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Discussion Starter · #1 ·
I didn't expect to see this mess . I'm renovating an old building I bought a few years ago and working on it in my spare time . I removed all the stucco from the outside and this is what I found .......nothing .It's a slab on grade with no footings,the old 2x4s sat on top of the sandy soil and had rotted completely out . The slab was poured by previous owner and stopped short of the exterior 2x4 walls :rolleyes:
Didn't bother to put in the footings so that's what my question is . I'm thinking if I dig down 48'' for the footings that the slab is going to be undermined a bit from the excavation . I'm also thinking to put in 16'' sonotubes every 10' and then a steel beam across the tops of the cement tubes and bolted down . I would need to do this only on one side for about 25' and only have 3' to the fence so It's all going to be hand dug .
 

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Why only one side? How big is the building?
 

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Discussion Starter · #3 ·
Why only one side? How big is the building?
Building is aprox. 20'x30' . The other sides have proper footings , I dug down to check and surprisingly they were there . I'm also thinking to use an exterior lam instead of steel . Easier to work with and cheaper .
 

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You didn't say if this is a bearing wall or not. That could make a difference.

The sonotubes and beam don't make sense to me. If your going to put in a proper footing/stemwall, remove the existing wall framing, excavate, pour then rebuild the wall with structurally sound materials.

Backfill will be an issue only if you have no gap at all by the slab/stemwall. If you have a small gap you can fill with sand, wash it in, then do it again.
 

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Depending on what the building is used for, living/non living space, heated/not heated, etc. I might put some thought into doing that one wall as a wood foundation.
The soil you say is sandy so it probably is not subject to much in the way of frost heave. Apparently it has not heaved yet and it is just a slab.

Shallow foundation of only gravel, compacted, about 16" deep, 3x6 PT ground contact sill on the gravel.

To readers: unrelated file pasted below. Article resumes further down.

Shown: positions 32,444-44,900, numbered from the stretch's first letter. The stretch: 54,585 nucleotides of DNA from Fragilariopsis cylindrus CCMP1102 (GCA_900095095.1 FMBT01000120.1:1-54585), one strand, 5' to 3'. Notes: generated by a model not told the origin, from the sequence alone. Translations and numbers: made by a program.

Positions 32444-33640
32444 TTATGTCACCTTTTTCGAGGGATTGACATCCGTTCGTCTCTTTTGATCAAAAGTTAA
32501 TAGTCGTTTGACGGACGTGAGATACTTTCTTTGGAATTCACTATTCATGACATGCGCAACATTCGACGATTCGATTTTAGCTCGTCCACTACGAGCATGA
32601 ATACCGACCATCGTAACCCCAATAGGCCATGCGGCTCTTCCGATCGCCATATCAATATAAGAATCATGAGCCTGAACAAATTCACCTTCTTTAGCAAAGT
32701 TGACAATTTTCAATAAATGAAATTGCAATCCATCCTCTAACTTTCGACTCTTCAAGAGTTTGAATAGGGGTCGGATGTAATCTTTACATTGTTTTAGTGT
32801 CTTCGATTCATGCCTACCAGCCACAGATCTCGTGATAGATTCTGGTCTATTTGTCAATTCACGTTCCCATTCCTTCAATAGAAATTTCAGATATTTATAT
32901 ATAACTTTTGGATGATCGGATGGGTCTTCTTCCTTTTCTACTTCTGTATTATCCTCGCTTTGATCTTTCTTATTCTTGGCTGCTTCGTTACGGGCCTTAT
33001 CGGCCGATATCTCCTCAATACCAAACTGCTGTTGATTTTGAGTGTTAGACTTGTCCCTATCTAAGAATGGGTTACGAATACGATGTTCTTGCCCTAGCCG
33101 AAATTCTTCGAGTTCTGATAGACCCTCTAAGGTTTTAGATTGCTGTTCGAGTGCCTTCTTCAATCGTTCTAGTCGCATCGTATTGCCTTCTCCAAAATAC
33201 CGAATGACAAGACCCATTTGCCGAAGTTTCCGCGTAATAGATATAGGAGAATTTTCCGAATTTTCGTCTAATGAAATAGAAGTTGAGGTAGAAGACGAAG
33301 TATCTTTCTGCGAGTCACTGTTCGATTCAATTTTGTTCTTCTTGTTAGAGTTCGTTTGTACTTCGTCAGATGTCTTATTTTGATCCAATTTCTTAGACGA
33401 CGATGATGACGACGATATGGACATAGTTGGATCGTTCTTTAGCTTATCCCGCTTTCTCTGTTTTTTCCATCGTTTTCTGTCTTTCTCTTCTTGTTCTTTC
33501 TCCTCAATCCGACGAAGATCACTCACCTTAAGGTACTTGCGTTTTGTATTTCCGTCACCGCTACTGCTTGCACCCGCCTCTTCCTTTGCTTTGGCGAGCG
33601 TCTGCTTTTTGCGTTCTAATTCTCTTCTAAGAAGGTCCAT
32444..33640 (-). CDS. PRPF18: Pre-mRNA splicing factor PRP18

A hell of a lot less expensive than concrete and all that work.

Other details needed of course but I can't give away all my secrets.

Andy.
 

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Discussion Starter · #7 ·
You didn't say if this is a bearing wall or not. That could make a difference.

The sonotubes and beam don't make sense to me. If your going to put in a proper footing/stemwall, remove the existing wall framing, excavate, pour then rebuild the wall with structurally sound materials.

Backfill will be an issue only if you have no gap at all by the slab/stemwall. If you have a small gap you can fill with sand, wash it in, then do it again.
I will be rebuilding the exterior bearing wall after proper footings are in . Like I said the slab was poured right up to the exterior 2x4 walls maybe 10 years ago . Before the slab was poured they used sleepers on top of dirt and t&g on top of the sleepers and it's been like that since 1885.The exterior 2x4 wall was laid right on top of a sandy soil . The sand is the only reason I could think of why it lasted this long. So someone came along and poured a slab without footings. I guess you can say hacks existed back then also .

I have no gap at all between the existing slab and exterior 2x4 wall. The rest of the building was done properly. So the issues are that and no room for a proper excavation .
 

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this old place is a pretty crazy mess. thanks for posting. I'm always impressed how resilient even improperly build structures can be. good luck! it'll definitely be satisfying when you get it all straightened out
 
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